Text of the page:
1. DISAGREE WITH YOUR BOSS AND BE ADAMANT ABOUT YOUR POINT OF VIEW.

My boss once told me that I didn't disagree with him – ever. And it was a problem. He was right. I constantly allowed him to make the final decisions and nodded my head in agreement with him whenever there was conflict. I was dodging confrontation when and where I could, thereby personally demoting myself as a strong voice and point of view in the office. So test the waters. Make it a point to disagree when you truly disagree. Don't hide behind your opinion. Also, don't lose it completely and start screaming at him in public – but try to be a bit bolder. He or she will notice and gain a newfound respect for you.

2. START A SIDE PROJECT.

Just start one, that's it. Whatever feels right to your soul. It doesn't have to be your end all, be all. It just has to be the perfect escape for you from every day – and it has to get you excited about accomplishing something outside of work.

Our jobs can be utterly monotonous and life draining. We NEED something on the side that can grow ourselves, better reflecting our personal identity. Whether it's a pottery class or a blog, this is an essential "small risk" that rebels a little against the 9-5 world. And who knows, it may turn into something bigger. Check out Dabble for a few ideas.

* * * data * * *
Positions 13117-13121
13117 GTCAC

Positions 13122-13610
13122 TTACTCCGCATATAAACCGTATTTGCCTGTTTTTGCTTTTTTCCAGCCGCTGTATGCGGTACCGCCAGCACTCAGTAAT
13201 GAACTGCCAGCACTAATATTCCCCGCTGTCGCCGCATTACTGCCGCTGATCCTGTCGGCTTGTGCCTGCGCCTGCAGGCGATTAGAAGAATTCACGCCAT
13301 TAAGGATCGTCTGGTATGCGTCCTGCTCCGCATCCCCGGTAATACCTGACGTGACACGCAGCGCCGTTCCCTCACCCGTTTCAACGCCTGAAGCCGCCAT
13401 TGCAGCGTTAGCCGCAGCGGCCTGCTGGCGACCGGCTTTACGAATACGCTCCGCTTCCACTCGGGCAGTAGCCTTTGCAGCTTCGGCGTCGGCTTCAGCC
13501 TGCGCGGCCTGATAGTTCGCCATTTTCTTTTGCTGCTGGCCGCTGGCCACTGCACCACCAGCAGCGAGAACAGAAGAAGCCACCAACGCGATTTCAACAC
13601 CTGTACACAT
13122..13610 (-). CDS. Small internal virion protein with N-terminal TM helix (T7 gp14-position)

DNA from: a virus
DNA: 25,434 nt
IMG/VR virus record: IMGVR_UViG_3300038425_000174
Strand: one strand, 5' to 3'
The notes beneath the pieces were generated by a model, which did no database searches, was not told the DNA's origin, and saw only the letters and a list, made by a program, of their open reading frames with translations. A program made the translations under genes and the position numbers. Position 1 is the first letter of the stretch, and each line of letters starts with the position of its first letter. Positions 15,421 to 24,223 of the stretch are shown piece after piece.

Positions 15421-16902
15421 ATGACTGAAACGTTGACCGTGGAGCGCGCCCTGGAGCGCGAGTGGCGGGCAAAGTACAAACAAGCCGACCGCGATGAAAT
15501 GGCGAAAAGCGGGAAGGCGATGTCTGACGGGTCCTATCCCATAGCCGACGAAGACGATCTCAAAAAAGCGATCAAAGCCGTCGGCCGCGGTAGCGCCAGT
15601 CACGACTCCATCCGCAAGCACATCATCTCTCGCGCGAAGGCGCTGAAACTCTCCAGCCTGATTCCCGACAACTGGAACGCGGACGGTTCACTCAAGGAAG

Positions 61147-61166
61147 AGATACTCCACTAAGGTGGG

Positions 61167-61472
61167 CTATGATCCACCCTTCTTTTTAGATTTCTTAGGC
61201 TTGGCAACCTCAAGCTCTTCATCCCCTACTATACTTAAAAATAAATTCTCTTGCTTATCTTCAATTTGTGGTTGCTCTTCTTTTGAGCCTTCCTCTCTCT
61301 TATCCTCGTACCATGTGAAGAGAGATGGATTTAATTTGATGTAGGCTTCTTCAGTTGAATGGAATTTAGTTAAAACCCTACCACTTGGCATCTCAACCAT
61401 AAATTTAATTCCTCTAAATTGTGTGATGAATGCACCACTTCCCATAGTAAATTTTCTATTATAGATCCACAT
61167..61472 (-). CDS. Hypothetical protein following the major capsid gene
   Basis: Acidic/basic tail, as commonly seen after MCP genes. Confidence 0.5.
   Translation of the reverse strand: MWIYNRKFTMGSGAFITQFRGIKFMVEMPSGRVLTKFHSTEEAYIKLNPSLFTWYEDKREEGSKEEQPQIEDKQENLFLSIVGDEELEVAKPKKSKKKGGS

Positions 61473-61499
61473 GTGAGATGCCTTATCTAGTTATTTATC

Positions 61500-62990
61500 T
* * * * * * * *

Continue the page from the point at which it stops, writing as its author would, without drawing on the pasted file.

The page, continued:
3. CALL IN SICK AND USE IT AS A DAY TO WORK ON YOUR SIDE PROJECT.

Yes, DO IT. Call in sick, and don't you dare feel guilty. In fact, take two sick days in a row! It makes it feel like you're REALLY sick and no one will question. Then, use those days to proactively grow your passion project. If you work hard at the office and have a good reputation, It's ok, be a little selfish. You deserve some "you" time.

4. IF YOU'RE SINGLE, HIT ON A HOT DUDE AT THE BAR.

How do you think I scored my boyfriend? Get over yourself and take control. The good ones aren't the charmers who will approach you and throw down cheesy pick up lines. They're normally a bit quieter and nervous to talk to you. So, have a personality drink, find an unsuspecting victim, and the rest will be your history. 

5. USE ACORN TO SAVE AND INVEST SOME CHANGE.

So there's this new app I just found out about, called Acorn, where you can invest your spare change. How about that. Nothing crazy, nothing scary. Just a good chunk of change to play around with. Who knows what that could one day add up to!

Hope these little tips help you out! Life's too short to worry about life being too short, so let's just take one thing at a time.